This monograph brings together nearly a decade of work, combining sculpture, installation, artist's book and writing. More specifically, the publication explores the themes of growth and training within the artist's conceptual practice, through a long interview conducted by writer and curator Dieter Roelstraete.
“Lavender Glass” explores how the subjects of growth and formation develop in Zin Taylor's work into a series of conceptual forms surfacing through investigative elements of inquiry, exchange, and abstraction. Copublished with the Southern Alberta Art Gallery in Lethbridge, the monograph gathers nearly a decade of the Canadian artist's multifaceted narrative work across sculpture, installation, artist's books, and writing. A text by Belgian curator and writer Dieter Roelstraete serves as a contextual introduction to a five-day conversation between Roelstraete and Taylor that took place while both were in Chicago. The meandering discussion explores the trail of influence between a work's concept, the language it develops, and the form it produces, as well as the individual pieces or concepts involved; associative links to cooking, music, botany, stones, and the city of Brussels arise along the way. The Belgian graphic designer Boy Vereecken, together with Antoine Begon, developed a sensitive design for the publication, integrating images of Taylor's work into the elongated conversation. The layout functions not only to illustrate the subjects as they are discussed, sometimes literally and other times editorially, but to reflect Taylor's interest in how ideas have a way of developing into visual form as they unfold over a duration—or a discussion.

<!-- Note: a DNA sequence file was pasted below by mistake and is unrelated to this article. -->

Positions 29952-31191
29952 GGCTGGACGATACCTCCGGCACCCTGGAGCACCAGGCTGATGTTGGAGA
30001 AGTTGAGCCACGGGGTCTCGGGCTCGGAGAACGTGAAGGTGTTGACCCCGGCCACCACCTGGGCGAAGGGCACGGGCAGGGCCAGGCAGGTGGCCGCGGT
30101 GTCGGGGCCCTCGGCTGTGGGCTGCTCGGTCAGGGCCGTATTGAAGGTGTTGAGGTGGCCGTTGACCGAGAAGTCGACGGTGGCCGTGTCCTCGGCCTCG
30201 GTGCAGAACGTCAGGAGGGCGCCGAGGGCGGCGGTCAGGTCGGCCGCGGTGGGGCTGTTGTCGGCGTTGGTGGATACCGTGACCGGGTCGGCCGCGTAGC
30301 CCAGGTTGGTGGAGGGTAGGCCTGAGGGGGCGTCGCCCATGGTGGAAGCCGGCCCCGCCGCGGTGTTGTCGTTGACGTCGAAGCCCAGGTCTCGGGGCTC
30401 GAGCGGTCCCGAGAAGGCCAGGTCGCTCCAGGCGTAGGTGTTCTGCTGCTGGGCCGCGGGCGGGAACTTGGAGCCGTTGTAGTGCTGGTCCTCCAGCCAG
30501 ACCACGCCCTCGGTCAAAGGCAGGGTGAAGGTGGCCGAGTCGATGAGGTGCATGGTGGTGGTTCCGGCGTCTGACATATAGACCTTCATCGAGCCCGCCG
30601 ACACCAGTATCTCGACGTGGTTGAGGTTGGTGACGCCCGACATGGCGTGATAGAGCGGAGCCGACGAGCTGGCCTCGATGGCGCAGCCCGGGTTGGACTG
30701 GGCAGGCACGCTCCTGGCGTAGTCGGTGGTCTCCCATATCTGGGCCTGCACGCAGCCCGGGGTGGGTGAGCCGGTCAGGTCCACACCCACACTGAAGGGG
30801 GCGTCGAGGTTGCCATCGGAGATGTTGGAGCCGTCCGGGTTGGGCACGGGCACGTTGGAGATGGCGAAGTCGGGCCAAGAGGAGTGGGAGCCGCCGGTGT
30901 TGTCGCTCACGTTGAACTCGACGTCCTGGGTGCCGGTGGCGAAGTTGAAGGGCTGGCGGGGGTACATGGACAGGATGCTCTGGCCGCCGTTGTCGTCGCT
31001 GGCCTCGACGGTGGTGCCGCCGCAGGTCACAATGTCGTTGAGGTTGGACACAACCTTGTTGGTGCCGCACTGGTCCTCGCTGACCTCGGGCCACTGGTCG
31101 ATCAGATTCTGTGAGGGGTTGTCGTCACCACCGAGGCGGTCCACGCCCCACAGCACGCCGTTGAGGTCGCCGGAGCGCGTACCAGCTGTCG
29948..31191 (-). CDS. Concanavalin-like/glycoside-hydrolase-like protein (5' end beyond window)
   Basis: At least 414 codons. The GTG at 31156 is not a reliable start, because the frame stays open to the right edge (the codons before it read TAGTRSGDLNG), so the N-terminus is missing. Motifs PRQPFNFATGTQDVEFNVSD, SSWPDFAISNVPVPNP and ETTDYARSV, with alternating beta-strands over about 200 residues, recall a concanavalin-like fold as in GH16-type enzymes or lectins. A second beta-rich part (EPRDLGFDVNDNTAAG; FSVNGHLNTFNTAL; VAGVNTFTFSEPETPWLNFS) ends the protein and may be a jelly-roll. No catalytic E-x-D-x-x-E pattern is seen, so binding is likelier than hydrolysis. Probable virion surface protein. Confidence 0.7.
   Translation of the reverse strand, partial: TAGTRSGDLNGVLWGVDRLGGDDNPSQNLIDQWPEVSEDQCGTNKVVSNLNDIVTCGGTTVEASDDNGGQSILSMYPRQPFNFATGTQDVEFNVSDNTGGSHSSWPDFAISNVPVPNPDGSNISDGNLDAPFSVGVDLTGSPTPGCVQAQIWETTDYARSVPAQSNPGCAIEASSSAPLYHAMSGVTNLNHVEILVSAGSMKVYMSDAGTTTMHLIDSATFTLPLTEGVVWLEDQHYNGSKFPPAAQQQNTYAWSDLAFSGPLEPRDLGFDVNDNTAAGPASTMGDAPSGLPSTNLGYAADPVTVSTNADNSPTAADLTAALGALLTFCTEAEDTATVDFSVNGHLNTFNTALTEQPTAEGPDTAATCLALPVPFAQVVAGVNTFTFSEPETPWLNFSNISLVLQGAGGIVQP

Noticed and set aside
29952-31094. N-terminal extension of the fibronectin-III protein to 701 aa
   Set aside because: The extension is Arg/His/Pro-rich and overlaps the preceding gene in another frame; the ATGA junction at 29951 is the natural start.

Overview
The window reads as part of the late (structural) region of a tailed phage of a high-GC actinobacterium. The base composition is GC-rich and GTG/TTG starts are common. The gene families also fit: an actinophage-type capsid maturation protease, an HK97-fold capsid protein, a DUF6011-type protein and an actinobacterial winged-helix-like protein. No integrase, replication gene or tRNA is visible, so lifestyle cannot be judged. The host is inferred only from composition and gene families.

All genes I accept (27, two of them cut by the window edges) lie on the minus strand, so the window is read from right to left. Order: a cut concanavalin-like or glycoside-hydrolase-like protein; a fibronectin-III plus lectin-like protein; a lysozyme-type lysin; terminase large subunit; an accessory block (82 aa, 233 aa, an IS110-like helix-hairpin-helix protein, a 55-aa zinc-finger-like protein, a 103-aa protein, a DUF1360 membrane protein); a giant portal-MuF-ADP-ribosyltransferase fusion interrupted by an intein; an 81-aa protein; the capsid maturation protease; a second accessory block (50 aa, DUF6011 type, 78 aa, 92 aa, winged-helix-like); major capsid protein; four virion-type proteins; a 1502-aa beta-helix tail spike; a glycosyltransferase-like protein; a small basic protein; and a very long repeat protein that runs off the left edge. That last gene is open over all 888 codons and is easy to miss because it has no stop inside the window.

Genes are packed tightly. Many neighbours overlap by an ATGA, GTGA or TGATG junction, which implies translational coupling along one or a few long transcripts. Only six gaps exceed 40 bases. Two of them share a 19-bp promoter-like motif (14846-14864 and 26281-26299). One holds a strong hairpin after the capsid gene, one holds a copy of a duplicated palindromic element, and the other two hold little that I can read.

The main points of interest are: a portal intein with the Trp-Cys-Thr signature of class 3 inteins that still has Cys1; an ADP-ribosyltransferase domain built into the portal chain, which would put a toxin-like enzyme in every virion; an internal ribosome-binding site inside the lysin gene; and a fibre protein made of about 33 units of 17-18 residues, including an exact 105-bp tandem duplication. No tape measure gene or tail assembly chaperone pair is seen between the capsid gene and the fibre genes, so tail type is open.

Zin Taylor (born 1978 in Calgary, Canada, lives and works in Brussels) has become known internationally for his elaborate installations encompassing elements of performance and sculpture along with drawing, printing, and video. Narration is an essential ingredient of much of Taylor's multifaceted work, and his stories are often culled from the undergrowth of popular culture (more specifically underground music scenes) and contemporary art lore. Journalism, research, storytelling: not surprisingly, both the spoken word and the printed word figure prominently in Taylor's practice (the artist himself belonging to a generation of practitioners for whom a definite facility with language, both on a theoretical and literary level, has become a key aspect of artistic identity), and many of his installations have also been accompanied by publications and/or artist books.